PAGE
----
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Re: #\a octothorpe syntax vs SRFI 10



On Fri, 31 Dec 2004, bear wrote:

> >What makes arrays so fundamental in syntax as to require a notation as
> >succinct as lists?  Lisp syntax is not defined in terms of arrays: the
> >literal array syntax is only a minor convenience.  There are many more
> >lists than arrays in a portion of code, typically.
> 
> 
> And that, I believe, is a problem.  Lispers often use lists where
> arrays would be more appropriate in terms of efficient access to
> data.  They do this, in part, because lisp handles lists so gracefully
> in its syntax and language primitives that it's easy to overlook
> arrays.  This comes about, I think, because in most lisps, list
> syntax is natural and array syntax is comparatively cumbersome.

This is an absurd straw man.  The fact that the syntax is defined in
terms of lists has nothing to do with the functionality of arrays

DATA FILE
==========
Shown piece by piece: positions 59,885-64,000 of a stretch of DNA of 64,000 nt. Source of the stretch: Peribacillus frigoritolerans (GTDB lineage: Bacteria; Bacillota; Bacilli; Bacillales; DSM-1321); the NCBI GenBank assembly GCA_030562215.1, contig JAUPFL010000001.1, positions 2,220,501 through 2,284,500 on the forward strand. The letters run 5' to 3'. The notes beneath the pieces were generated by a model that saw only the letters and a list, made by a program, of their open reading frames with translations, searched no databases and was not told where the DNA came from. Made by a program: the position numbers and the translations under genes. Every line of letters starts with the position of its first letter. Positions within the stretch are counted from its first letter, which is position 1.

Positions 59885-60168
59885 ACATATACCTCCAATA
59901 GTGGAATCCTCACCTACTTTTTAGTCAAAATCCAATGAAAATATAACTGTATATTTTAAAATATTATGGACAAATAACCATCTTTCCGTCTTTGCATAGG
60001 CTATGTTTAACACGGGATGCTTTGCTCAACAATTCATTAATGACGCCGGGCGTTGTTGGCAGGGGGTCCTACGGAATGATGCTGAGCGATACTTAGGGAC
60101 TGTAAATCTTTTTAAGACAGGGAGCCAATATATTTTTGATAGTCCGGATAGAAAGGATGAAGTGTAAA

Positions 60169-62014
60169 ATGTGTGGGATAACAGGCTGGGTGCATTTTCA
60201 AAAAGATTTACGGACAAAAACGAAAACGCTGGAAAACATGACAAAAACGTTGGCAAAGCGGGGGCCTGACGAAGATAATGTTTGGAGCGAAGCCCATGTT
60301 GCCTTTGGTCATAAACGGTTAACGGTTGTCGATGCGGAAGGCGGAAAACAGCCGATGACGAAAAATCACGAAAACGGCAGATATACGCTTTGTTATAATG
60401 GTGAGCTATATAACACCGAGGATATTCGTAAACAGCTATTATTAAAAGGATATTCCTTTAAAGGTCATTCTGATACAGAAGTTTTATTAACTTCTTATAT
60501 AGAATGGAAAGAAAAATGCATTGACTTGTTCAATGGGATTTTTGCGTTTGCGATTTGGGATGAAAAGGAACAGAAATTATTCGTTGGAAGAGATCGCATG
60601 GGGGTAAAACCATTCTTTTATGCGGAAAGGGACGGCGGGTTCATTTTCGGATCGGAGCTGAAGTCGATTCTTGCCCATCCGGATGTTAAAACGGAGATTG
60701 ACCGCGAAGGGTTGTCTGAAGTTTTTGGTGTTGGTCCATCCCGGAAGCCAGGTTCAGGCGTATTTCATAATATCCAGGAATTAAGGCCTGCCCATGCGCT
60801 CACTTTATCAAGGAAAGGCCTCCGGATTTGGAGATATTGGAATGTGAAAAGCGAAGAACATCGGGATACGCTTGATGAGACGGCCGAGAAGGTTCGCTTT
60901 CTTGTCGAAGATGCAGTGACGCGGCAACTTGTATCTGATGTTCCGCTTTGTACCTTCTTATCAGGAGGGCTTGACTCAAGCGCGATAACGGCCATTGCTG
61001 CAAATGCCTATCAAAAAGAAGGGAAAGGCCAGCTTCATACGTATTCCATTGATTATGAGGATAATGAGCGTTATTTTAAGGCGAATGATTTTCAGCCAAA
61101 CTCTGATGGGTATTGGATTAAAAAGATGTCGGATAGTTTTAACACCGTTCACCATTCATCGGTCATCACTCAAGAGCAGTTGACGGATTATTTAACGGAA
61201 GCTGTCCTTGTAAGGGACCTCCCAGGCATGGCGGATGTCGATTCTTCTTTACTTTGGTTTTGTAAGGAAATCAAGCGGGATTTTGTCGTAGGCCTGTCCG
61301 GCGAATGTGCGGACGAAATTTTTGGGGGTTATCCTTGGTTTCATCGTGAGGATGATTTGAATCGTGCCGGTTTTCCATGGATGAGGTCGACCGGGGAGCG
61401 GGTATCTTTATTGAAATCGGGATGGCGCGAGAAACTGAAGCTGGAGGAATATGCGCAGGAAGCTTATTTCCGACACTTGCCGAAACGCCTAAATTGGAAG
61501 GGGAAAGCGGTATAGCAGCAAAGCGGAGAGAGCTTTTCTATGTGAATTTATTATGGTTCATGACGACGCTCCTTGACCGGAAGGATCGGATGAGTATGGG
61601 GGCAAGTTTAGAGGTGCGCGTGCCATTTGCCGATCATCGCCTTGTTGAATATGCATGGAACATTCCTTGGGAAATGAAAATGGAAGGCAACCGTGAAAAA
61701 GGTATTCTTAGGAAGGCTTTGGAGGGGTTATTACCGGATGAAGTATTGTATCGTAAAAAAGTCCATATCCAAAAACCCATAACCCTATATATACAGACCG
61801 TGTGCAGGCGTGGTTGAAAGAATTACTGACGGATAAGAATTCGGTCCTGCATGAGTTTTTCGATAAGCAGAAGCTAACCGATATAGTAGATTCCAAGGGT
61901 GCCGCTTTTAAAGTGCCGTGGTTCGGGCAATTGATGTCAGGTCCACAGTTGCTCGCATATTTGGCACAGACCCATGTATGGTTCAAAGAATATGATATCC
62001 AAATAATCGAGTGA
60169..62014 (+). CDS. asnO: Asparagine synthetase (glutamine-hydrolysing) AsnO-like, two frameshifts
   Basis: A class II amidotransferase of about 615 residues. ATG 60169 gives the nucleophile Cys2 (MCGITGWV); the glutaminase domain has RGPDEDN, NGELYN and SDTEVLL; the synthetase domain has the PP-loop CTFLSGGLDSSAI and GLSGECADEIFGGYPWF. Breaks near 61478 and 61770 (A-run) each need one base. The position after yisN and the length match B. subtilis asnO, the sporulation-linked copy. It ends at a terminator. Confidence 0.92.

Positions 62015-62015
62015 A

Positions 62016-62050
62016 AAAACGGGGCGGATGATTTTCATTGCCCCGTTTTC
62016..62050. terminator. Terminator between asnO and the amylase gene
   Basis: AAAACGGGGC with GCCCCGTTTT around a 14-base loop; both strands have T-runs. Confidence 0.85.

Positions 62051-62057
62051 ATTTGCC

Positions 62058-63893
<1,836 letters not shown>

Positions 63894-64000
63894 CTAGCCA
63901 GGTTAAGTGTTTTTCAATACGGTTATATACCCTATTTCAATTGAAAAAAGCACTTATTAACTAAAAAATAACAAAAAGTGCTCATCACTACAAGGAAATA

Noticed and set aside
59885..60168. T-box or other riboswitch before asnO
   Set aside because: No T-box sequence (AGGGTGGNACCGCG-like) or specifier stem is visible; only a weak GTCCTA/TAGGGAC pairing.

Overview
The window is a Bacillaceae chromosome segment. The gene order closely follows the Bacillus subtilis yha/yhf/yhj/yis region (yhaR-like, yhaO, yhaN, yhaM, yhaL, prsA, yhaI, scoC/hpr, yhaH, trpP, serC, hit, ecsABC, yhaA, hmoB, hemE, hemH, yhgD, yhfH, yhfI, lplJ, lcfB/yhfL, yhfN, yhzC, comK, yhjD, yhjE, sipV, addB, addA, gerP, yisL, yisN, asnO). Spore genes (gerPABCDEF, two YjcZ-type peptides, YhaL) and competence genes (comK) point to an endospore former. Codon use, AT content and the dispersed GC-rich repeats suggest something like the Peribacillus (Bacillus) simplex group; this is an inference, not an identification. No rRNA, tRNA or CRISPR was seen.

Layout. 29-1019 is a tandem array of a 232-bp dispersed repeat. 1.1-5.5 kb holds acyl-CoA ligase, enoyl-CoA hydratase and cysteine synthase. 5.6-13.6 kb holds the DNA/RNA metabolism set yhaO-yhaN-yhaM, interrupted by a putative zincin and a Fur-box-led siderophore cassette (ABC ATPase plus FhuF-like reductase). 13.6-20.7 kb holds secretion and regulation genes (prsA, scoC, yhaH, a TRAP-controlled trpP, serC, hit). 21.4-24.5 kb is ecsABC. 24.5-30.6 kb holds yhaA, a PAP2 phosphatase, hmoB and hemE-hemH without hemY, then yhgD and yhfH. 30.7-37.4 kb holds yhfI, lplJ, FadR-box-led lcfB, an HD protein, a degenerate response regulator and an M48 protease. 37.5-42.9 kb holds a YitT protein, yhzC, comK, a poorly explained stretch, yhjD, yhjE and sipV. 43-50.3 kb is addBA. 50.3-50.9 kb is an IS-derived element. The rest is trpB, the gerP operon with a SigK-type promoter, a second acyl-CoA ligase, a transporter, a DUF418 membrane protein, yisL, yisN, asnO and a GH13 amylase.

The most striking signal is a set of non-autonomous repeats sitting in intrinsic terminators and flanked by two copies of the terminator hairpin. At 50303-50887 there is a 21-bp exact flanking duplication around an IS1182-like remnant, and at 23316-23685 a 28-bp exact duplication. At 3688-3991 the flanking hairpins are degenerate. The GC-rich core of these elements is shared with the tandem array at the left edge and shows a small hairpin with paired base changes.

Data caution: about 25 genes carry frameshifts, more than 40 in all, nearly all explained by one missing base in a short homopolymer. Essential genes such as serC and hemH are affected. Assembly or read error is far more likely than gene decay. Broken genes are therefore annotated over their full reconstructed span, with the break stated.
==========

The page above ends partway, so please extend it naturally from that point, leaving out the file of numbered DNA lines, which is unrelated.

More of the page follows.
available.  Sure, lists occur in Lisp syntax more often: the syntax is
defined in terms of them.  Sure, there is probably less code that uses
arrays in Scheme than uses lists: SRFI 47 was fairly recent.  But to
conclude that the absence of a condensed array syntax has impeded the
development of array-related code is a ludicrous absurdity.  Even if
people were deterred by the absence of a standard array syntax, which I
think is still a ridiculous claim and which you must defend _much_ more
rigorously with than 'I believe that's a problem,' that might be simply
because there _hasn't_been_one_, be it condensed or readably verbose.

If you want there to be more comprehensive array processing libraries,
write them!  That is entirely orthogonal to the notation chosen for
literal arrays; I sincerely doubt whether an array library, similar in
scope to SRFI 1, would contain in its implementation any more literal
arrays than SRFI 1's reference implementation, ignoring arrays as the
first argument to MAKE-ARRAY.

> I would even support arrays-as-syntax replacing lists-as-syntax
> in several cases.  A 'switch' statement using an array to hold the
> cond clauses rather than a list would actually be easier to compile
> into an efficient binary-search or index-jump table, in addition
> to clarifying the surface syntax.

Easier than CASE how?  In either case you'd have to walk a sequence of
clauses and generate code for each one.  The surface syntax would be no
different from CASE, except that you'd use different delimiters for the
clauses or something -- which, hey, you could do anyway, were square
brackets to be made equivalent to parentheses! --.  This, too, is an
absurd straw man.